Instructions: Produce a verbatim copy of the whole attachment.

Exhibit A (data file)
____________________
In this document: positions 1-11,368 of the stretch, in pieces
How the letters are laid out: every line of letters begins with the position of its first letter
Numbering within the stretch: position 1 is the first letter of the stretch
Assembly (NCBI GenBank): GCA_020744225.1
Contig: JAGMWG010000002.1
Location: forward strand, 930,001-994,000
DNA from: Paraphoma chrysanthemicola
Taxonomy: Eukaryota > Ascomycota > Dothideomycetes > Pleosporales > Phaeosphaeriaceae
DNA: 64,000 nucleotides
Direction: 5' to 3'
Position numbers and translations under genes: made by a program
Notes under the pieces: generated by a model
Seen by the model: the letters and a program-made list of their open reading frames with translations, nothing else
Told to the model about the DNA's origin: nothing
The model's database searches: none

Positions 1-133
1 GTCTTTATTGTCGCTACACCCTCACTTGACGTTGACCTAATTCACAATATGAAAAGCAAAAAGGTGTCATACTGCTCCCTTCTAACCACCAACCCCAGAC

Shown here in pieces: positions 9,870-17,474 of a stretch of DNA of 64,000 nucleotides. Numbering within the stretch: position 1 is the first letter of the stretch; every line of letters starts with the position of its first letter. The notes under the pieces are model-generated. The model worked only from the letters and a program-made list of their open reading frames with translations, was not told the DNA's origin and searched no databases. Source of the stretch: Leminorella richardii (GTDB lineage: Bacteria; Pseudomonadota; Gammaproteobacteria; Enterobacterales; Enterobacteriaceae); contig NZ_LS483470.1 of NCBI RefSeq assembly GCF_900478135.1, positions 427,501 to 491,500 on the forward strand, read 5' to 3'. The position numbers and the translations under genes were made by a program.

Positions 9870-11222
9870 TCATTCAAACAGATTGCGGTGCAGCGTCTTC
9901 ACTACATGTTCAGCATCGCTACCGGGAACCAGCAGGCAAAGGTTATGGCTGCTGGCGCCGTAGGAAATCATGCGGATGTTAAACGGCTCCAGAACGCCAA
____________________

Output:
In this document: positions 1-11,368 of the stretch, in pieces
How the letters are laid out: every line of letters begins with the position of its first letter
Numbering within the stretch: position 1 is the first letter of the stretch
Assembly (NCBI GenBank): GCA_020744225.1
Contig: JAGMWG010000002.1
Location: forward strand, 930,001-994,000
DNA from: Paraphoma chrysanthemicola
Taxonomy: Eukaryota > Ascomycota > Dothideomycetes > Pleosporales > Phaeosphaeriaceae
DNA: 64,000 nucleotides
Direction: 5' to 3'
Position numbers and translations under genes: made by a program
Notes under the pieces: generated by a model
Seen by the model: the letters and a program-made list of their open reading frames with translations, nothing else
Told to the model about the DNA's origin: nothing
The model's database searches: none

Positions 1-133
1 GTCTTTATTGTCGCTACACCCTCACTTGACGTTGACCTAATTCACAATATGAAAAGCAAAAAGGTGTCATACTGCTCCCTTCTAACCACCAACCCCAGAC

Shown here in pieces: positions 9,870-17,474 of a stretch of DNA of 64,000 nucleotides. Numbering within the stretch: position 1 is the first letter of the stretch; every line of letters starts with the position of its first letter. The notes under the pieces are model-generated. The model worked only from the letters and a program-made list of their open reading frames with translations, was not told the DNA's origin and searched no databases. Source of the stretch: Leminorella richardii (GTDB lineage: Bacteria; Pseudomonadota; Gammaproteobacteria; Enterobacterales; Enterobacteriaceae); contig NZ_LS483470.1 of NCBI RefSeq assembly GCF_900478135.1, positions 427,501 to 491,500 on the forward strand, read 5' to 3'. The position numbers and the translations under genes were made by a program.

Positions 9870-11222
9870 TCATTCAAACAGATTGCGGTGCAGCGTCTTC
9901 ACTACATGTTCAGCATCGCTACCGGGAACCAGCAGGCAAAGGTTATGGCTGCTGGCGCCGTAGGAAATCATGCGGATGTTAAACGGCTCCAGAACGCCAA